Russia has also lobbied for a more expansive easing of UN sanctions against CAR’s diamond industry. In 2016, CAR authorities were allowed to export diamonds from five conflict-free 'green zones'. As the stabilisation of additional regions in the country could result in further waivers, Russia wants to expand its role as a monitor of hostilities in CAR. Russia also served as 2020 chair of the Kimberley Process, which monitors ethics of exporting diamonds. As Russian state-aligned companies, such as diamond giant Alrosa and Prigozhin-aligned M-Invest, seek to expand their commercial deals in CAR, Russia will likely be more aggressive in negotiating exemptions from the UN sanctions regime.
Third, Russia regards its presence in CAR as a springboard for expanded influence in Central Africa. It has strengthened its relationship with the Democratic Republic of Congo (DRC) by condemning predatory resource extraction by foreign companies. Russia also wants to spearhead large-scale infrastructure projects in the DRC. In May 2019, Russia deployed military specialists to the Republic of Congo, and Wagner Group PMCs cooperate with Rwandan security forces in CAR. In addition, Russian civilian nuclear energy giant Rosatom views its October 2019 nuclear science centre construction deal with Rwanda as a gateway to Central Africa.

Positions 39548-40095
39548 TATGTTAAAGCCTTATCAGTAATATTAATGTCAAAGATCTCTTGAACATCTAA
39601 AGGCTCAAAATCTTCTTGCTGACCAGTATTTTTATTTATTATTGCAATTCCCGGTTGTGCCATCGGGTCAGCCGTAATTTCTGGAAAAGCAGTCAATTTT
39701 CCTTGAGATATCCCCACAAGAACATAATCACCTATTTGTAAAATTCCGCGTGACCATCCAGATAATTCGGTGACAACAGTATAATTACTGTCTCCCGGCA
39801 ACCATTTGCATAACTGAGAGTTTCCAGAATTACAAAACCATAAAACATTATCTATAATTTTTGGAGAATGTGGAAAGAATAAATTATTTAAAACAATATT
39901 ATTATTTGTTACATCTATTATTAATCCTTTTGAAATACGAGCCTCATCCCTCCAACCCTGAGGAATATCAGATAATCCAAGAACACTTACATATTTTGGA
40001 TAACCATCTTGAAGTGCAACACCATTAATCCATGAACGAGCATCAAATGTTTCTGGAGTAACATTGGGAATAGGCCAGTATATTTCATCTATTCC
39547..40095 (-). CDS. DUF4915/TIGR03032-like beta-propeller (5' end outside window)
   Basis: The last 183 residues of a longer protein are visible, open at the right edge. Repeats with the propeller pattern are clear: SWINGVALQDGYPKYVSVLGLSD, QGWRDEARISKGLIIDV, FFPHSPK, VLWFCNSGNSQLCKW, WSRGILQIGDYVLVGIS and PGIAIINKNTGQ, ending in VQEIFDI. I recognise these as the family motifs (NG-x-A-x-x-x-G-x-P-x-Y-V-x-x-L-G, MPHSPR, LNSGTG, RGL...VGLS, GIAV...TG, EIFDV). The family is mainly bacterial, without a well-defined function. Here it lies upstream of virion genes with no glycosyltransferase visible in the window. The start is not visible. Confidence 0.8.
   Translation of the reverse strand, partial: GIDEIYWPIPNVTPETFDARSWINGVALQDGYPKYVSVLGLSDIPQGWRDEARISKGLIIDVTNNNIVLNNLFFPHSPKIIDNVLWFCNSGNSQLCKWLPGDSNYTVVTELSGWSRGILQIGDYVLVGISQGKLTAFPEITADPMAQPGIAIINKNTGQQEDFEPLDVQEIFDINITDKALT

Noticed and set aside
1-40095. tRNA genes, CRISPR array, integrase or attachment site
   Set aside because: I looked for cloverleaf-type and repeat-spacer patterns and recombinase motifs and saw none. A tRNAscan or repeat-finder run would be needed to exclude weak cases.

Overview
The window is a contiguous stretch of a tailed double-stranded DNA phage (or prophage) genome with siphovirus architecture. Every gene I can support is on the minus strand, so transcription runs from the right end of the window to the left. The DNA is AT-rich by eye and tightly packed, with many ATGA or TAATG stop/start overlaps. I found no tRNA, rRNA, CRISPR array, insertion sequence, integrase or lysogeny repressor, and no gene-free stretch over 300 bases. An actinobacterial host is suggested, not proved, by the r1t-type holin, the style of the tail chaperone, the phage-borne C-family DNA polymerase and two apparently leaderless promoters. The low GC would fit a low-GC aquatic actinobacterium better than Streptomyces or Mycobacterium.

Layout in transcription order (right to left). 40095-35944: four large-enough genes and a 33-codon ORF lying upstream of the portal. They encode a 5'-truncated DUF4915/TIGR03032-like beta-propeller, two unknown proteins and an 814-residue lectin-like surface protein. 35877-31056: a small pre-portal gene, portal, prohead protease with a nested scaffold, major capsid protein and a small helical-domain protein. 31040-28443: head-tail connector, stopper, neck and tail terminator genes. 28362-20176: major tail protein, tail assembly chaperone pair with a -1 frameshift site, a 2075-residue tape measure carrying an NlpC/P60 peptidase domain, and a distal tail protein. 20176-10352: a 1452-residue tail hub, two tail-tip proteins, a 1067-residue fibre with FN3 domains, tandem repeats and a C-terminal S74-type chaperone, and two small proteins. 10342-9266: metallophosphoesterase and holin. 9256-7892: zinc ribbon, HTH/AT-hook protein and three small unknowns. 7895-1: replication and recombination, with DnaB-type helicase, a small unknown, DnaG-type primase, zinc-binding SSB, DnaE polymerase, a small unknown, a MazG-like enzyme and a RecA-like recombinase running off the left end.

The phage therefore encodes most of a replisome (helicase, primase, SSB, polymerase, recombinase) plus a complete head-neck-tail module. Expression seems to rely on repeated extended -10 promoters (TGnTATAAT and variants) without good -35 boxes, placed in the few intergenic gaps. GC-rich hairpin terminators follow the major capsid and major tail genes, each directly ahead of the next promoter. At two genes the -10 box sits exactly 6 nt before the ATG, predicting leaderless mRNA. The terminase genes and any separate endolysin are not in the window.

Turning to the diplomatic arena, Russia has stridently opposed external interference in the Burundi and Cameroon security crises and has expanded its informal arbitration role in the DRC. If Russia projects diplomatic influence in CAR and eventually establishes a military base there, as Touadéra has requested, Moscow could capitalise on the vacuum of US leadership in Central Africa and strengthen its challenge to French influence in the region.
As the CAR civil war passes its eighth anniversary, Russia has emerged as the leading external military and diplomatic stakeholder in the country. Since Touadéra’s short-term position is secure, Russia will seek to counter French power projection displays, such as its 24 December flyover mission, and work with the African Union on a more comprehensive peace settlement.
With the international community focused on other challenges – such as extremism in the Sahel, Al-Shabaab’s resurgence in Somalia and the Libyan civil war – Russia’s hegemony in CAR could quietly consolidate in 2021.
Samuel Ramani is a DPhil candidate at the University of Oxford’s Department of Politics and International Relations, who specialises in post-1991 Russian foreign policy.
The views expressed in this Commentary are the author's, and do not represent those of RUSI or any other institution.